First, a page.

Pinouts For In-System Programming

We'll use In-System Programming (ISP), a feature on all the AVR ATtiny and ATmega MCUs (as far as I know). It's a serial protocol, but unlike RS-232, there's a clock signal along with the TX and RX signals.

AVR's ISP cables have 6 pins: reset, clock (SCK), data to the chip (MOSI), data from the chip (MISO), as well as Vdd and GND. Follow the diagrams on my guide for AVRISP Pinout for 8-pin, 14-pin, 20-pin ATtiny and ATmega328P.

AVR Programmers

You can use Pololu's inexpensive USB AVR programmer, PGM03A, as I did. It's a great programmer and I used the older version of it for a few years before upgrading. Plug the 6-pin ribbon cable into the programmer, then use jumper wires (I use these jumpers from to connect to the ATtiny on the breadboard. Add power (the newer PGM03A has 5V/GND pins) and you're ready to start programming. I've also used a JTAG ICE MkII which is expensive but has worked very well, too.

ATtiny breakout target board
As mentioned (shameless promotion) my eeZee Tiny includes AVRISP header, caps, reset switch and pullup. Add power and start programming. Get the kit from my store on Tindie.

Choosing an IDE

I decided to try AVRstudio 4 for the first time and Pololu has a tutorial on using AVRstudio with their programmer. It's easy to use an AVR programmer/debugger, as you might imagine. AVRstudio has nice debug features that accelerate troubleshooting in certain circumstances.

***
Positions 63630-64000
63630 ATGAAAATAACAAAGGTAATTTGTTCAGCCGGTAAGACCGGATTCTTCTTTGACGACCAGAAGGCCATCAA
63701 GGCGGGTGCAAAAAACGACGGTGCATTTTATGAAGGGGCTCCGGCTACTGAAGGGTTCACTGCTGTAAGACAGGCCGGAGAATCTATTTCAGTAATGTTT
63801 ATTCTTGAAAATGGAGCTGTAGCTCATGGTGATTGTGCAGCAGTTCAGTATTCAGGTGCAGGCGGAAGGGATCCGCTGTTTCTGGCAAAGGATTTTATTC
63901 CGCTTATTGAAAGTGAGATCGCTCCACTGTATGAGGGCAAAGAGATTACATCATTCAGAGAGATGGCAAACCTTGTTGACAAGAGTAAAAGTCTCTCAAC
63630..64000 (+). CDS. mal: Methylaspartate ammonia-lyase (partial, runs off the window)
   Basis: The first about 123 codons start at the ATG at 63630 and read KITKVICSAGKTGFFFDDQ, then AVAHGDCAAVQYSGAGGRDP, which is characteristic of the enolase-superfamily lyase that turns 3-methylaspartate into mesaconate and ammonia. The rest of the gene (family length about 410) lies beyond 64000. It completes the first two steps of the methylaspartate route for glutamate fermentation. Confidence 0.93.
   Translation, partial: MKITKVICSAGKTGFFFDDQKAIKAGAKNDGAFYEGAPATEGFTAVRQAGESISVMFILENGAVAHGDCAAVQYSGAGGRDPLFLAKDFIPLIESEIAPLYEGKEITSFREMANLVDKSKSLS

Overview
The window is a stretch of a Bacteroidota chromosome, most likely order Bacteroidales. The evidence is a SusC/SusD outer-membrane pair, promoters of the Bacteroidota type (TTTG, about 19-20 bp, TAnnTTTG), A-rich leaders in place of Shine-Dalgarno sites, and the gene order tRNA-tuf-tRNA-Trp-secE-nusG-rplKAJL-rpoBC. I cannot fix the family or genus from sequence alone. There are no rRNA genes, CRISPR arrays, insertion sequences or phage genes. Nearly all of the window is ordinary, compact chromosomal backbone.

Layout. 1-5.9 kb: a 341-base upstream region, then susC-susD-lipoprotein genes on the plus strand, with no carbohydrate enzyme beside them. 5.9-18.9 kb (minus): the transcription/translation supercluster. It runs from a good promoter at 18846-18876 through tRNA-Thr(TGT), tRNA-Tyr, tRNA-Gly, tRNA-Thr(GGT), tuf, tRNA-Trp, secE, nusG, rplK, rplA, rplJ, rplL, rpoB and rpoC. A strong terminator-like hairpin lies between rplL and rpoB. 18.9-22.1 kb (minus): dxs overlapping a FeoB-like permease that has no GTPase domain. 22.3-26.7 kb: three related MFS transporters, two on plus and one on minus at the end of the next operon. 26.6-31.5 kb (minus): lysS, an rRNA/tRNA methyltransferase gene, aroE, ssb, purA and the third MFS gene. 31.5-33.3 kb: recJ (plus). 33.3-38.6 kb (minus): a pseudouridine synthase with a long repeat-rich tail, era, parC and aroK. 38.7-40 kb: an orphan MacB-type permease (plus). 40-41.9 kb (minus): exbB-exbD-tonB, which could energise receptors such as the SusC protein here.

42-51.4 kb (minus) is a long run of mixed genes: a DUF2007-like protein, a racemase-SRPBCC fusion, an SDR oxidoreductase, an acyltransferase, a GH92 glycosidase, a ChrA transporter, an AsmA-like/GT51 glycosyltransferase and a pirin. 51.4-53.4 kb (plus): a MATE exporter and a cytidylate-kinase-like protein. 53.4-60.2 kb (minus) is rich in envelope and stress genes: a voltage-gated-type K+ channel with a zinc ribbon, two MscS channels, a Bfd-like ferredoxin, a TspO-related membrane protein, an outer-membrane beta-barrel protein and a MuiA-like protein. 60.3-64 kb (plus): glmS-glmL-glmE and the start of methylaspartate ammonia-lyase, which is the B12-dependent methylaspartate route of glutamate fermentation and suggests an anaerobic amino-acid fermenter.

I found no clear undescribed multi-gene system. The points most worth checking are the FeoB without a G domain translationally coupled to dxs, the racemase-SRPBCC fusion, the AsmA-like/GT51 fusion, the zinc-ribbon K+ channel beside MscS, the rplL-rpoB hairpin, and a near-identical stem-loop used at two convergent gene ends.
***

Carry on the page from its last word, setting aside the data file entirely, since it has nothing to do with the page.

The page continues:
I'm currently using Eclipse with AVR plug-in as my IDE as the editor is significantly better. To use the Pololu AVR Programmer, Configure plug-in that you're using an AVRISP Mk II on whatever serial port is allocated to the programmer.

Blink an LED on ATtiny

The embedded programming version of hello world, as you probably know, is blinking an LED. We'll cast off the fluffy, protective blanket of Arduino and try this, AVR-style. It's not as easy, but it's not very hard either.

#include <avr io.h>
#include <avr interrupt.h>
#include <avr sleep.h>
#include <util delay.h> 

/** ATtiny13 hello world; blink LED on Pin 2
 * Michael Shimniok -
int main(int argc, char **argv)
 DDRB |= _BV(3);  // PB3 (pin2) as output
 while (1) {
  PORTB |= _BV(3); // turn on LED
  PORTB &= ~_BV(3); // turn off LED

Additional Tips